• The Cure for MND Foundation’s annual Big Freeze campaign, which sees footballers and celebrities slide into a big pool of icy water, raised $2.8 million towards the total amount. The money will go towards 10 research projects, including a $5-million project by the Florey Institute of Neuroscience and Mental Health which will use drugs to treat the stem cells of motor neurone patients.
• More than 700 public patients and hundreds more in the private system have had their privacy breached after letters from their specialists to GPs were found dumped in a Sydney bin. The correspondence dated from December and were meant to be sent out by a private transcription company, Global Transcription Services (GTS). Health Minister Brad Hazzard said he was “very, very unhappy” about the situation, but an initial review suggested no public patients had been put at risk by the failure to send the letters.
• The Government has accepted all six recommendations of a review of the Oakden facility by chief psychiatrist Aaron Groves, which was sparked by the alleged overdosing of former resident Bob Spriggs. The Government announced eight staff had been stood down, 21 staff had been reported to the Australian Health Practitioner Regulation Agency, and three incidents had been referred to police.
• On Tuesday it was revealed Central Adelaide Local Health Network interim chief executive Len Richards had quit after only two months in the job. “There is a pattern of people either leaving after a very short time or being asked to leave,” the AMA’s SA president Dr Janice Fletcher said.
• The federal Health Department has warned that the number of people likely to access the National Disability Insurance Scheme for mental health services has been underestimated by about 30,000, putting the program on track for a cost blowout of nearly $1 billion. “The number of people with a primary psychosocial disability who meet NDIS eligibility criteria may be higher than the Productivity Commission estimates predict, placing cost pressures on the scheme and the commonwealth,” the Health Department submission says.
• Prime Minister Malcolm Turnbull announced the Coalition was abolishing the 457 visa system, replacing it with two new classes of visa. Speaking at the opening of the new Sunshine Coast University Hospital, Ms Palaszczuk said although she preferred locals to fill jobs, many regional health districts relied on foreign doctors
• Two months after being appointed the interim chief executive overlooking the New Royal Adelaide Hospital (NRAH), Len Richards has quit, despite the hospital’s opening being just weeks away.”We’re in the second month of the testing process for the new RAH, one of the biggest projects in Australian history, and to have another leader pass through the revolving door just adds another layer of risk to an already high-risk project,” Opposition health spokesperson Stephen Wade said.
• The Five Year Mental Health Youth Report released …[recently] by Mission Australia and Black Dog Institute found almost one in four 15 to 19 year olds “met the criteria for having a probable serious mental illness”, rising from 18.7 per cent in 2012 to 22.8 per cent in 2016. Mission Australia CEO Catherine Yeomans labelled the findings “alarming” and noted those with mental illness turned first to friends, followed by parents and the internet.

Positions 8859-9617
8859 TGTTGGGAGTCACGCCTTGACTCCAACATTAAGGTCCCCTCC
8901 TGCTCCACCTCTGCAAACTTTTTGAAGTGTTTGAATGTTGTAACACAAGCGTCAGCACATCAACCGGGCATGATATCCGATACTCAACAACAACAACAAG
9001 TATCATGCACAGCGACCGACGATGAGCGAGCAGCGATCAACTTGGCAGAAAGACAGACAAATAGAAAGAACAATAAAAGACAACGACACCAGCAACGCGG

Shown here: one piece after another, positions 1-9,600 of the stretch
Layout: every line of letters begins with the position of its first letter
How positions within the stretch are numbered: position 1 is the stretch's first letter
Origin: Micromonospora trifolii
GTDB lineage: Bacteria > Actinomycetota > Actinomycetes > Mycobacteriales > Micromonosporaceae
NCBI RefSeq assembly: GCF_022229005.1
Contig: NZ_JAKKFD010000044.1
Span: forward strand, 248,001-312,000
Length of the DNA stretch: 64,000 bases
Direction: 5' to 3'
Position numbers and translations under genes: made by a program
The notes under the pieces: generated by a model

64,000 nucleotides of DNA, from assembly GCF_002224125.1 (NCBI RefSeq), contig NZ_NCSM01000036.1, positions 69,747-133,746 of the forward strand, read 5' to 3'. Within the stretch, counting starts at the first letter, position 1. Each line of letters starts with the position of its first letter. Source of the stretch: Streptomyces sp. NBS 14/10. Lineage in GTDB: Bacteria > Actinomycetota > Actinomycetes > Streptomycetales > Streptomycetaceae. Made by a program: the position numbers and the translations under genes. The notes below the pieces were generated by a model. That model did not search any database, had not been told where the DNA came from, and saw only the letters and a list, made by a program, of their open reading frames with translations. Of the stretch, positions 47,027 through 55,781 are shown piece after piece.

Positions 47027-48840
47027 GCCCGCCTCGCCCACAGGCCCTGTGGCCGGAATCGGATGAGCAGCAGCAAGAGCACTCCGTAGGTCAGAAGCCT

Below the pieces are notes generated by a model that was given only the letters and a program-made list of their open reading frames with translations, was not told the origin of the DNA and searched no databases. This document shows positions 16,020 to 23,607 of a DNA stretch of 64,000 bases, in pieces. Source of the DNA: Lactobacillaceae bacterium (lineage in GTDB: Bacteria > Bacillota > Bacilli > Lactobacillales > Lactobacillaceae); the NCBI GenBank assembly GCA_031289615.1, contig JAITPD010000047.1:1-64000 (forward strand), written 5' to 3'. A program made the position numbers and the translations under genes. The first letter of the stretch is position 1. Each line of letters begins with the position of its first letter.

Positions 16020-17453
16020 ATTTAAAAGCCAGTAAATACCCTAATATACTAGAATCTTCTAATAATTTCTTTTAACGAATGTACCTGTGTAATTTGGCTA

• Australia has had a routine publicly-funded measles, mumps and rubella vaccination program for almost 50 years. It has been extremely effective. In 2014, the World Health Organisation announced that the disease was officially eliminated in Australia. While there is no longer a local strain of measles, Australia still sees the occasional case brought in from overseas, which usually leads to state health departments issuing a warning of a potential outbreak.
• The Surgical and Robotics Training Institute at Sydney’s Royal Prince Alfred (RPA) Hospital. will have the capacity to train 400 surgeons a year and offer more public patients access to these less-invasive procedures for little or no cost. A robotics surgery symposium will be held in late June where doctors will discuss having a national register for surgeons who provide robotic treatment. The meeting will also address discretionary surgeon fees for such procedures.
• A team of doctors in Britain is to become the first in the world to modify pig organs to treat newborn babies with birth defects. Professor De Coppi previously pioneered a similarly ground breaking transplant in 2010 in which a 13-year-old boy was given a new trachea that was created from a deceased human donor using the teenager’s stem cells. Before the first patient can receive a transplant, the treatment must be approved by the Medicines & Healthcare Products Regulatory Agency.
• Almost a third of babies born extremely premature develop a chronic lung condition that can cause death and years of suffering. But a study from Monash University and the Monash Children’s Hospital has found a way to detect the condition at birth, which can help doctors better manage and treat the illness.
• The Victorian Government has revealed a $70-million plan to improve services for people with mental illnesses at risk of committing crimes, in an effort to prevent them from entering the justice system. The plan will see $40 million put towards expanding the Thomas Embling Hospital, a forensic facility where people with mental health issues who commit violent crimes are often sent instead of prison.
• Australian health authorities are warning the world faces a post-antibiotic era where simple childhood illnesses could again become deadly. In a strongly worded editorial in the Medical Journal of Australia, president of the Australasian Society for Infectious Diseases, Professor Cheryl Jones, said the woman’s death “may herald a post-antibiotic era in which high-level antimicrobial resistance (AMR) is widespread, meaning that common pathogens will be untreatable”.